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A more level playing field in NYC schools

How can NYC provide all students with the opportunity for something special?

NYC officials must provide a more level playing

NYC officials must provide a more level playing field and give all students the education and tools to reach the best city high schools. Photo Credit: NYC officials must provide a more level playing field and give all students the education and tools to reach the best city high schools.

How can NYC provide all students with the opportunity for something special?

More than 28,000 eighth-grade students took the Specialized High School Achievement Test — the only way to get into the city’s eight most selective high schools. More than 12,000 of those who sat for the test were black or Latino, more than 40 percent of the total pool.

In total, the eight schools made 5,067 offers. And 527 went to black and Latino students — about 10 percent.

Of the 902 students who got offers from Stuyvesant High School, 10 are black and 27 are Latino. Staten Island Technical High School offered 326 spots. Two students are black, five are Latino.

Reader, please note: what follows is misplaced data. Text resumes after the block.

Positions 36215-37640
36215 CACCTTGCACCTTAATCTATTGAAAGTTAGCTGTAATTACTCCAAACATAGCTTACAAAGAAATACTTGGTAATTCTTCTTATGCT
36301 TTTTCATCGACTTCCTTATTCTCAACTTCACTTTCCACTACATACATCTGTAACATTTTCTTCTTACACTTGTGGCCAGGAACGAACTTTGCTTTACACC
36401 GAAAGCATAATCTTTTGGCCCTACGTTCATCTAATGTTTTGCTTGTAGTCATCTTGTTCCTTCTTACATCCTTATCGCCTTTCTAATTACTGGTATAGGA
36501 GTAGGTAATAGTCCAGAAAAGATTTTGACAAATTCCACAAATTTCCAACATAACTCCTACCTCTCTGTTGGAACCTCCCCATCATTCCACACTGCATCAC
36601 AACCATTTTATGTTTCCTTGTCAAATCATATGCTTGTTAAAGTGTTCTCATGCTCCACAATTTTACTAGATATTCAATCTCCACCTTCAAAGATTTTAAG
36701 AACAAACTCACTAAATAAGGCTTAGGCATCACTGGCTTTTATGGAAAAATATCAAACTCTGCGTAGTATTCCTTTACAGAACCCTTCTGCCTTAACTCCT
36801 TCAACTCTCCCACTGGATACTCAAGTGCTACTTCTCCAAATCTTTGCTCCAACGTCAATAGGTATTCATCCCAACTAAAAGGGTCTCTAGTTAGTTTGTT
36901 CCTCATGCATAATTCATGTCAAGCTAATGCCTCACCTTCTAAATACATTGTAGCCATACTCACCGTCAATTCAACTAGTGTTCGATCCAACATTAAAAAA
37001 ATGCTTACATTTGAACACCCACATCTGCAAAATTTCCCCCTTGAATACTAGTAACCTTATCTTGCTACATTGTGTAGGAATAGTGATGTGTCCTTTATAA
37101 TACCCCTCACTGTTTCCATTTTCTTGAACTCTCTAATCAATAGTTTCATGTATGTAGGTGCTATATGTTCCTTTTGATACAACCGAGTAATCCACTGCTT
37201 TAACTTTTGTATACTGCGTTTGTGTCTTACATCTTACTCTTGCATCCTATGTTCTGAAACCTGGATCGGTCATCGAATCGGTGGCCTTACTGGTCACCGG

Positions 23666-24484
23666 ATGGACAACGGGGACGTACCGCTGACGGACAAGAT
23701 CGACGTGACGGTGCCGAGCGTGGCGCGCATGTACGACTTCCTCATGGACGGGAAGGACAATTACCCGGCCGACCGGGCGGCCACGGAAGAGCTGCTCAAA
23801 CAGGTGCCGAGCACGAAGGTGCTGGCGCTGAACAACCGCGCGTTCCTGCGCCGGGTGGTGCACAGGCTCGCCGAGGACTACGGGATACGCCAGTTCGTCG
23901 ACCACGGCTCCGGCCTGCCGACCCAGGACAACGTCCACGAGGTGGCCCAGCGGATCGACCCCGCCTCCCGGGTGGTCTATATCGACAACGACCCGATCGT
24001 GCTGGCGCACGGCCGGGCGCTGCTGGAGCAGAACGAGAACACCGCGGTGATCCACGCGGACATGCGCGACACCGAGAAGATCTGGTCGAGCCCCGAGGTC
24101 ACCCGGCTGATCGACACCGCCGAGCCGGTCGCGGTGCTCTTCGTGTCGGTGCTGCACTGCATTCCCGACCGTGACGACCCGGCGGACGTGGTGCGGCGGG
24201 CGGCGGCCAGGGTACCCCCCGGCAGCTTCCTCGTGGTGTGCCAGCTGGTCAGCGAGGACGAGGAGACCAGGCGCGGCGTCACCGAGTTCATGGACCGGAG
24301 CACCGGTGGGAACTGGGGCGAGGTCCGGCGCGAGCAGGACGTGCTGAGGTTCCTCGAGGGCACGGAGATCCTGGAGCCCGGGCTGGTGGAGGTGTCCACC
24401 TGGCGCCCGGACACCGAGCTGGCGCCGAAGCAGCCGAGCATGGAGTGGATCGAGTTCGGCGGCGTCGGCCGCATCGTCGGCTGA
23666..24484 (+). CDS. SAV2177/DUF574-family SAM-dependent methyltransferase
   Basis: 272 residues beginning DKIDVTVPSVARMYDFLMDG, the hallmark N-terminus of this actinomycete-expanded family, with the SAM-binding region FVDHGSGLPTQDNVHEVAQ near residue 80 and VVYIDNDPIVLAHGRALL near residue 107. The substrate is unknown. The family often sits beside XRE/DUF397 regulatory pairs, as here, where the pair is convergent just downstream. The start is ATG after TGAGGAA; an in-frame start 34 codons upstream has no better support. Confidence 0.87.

For years, these statistics unfortunately have not improved. The answer isn’t to do away with the test, or to change high standards. Instead, NYC officials must provide a more level playing field and give all students the education and tools to reach the best city high schools.

To start, the Department of Education has to improve prep opportunities and testing conditions. This year, 15 schools offered the three-hour test during the school day, in the students’ home schools. The number of testers and offers at those schools increased. Next year, 50 schools will pilot the program. Expand it further.

And the DOE’s DREAM program should receive more attention. Geared to low-income students, it provides free, intensive preparation for the test. Eight percent of black and Latino test takers this year were part of the program, but they made up 29 percent of offers to black and Latino students. That’s a program worth spreading citywide.

Education officials also have to do more to involve and inform parents, teachers and guidance counselors. That support is key.

There are more intractable problems at work, too, from segregation in schools to the gap between great and underperforming middle schools. Those are far less simple to solve. But city officials must not stop trying.

Only then will the city be able to pass the test.

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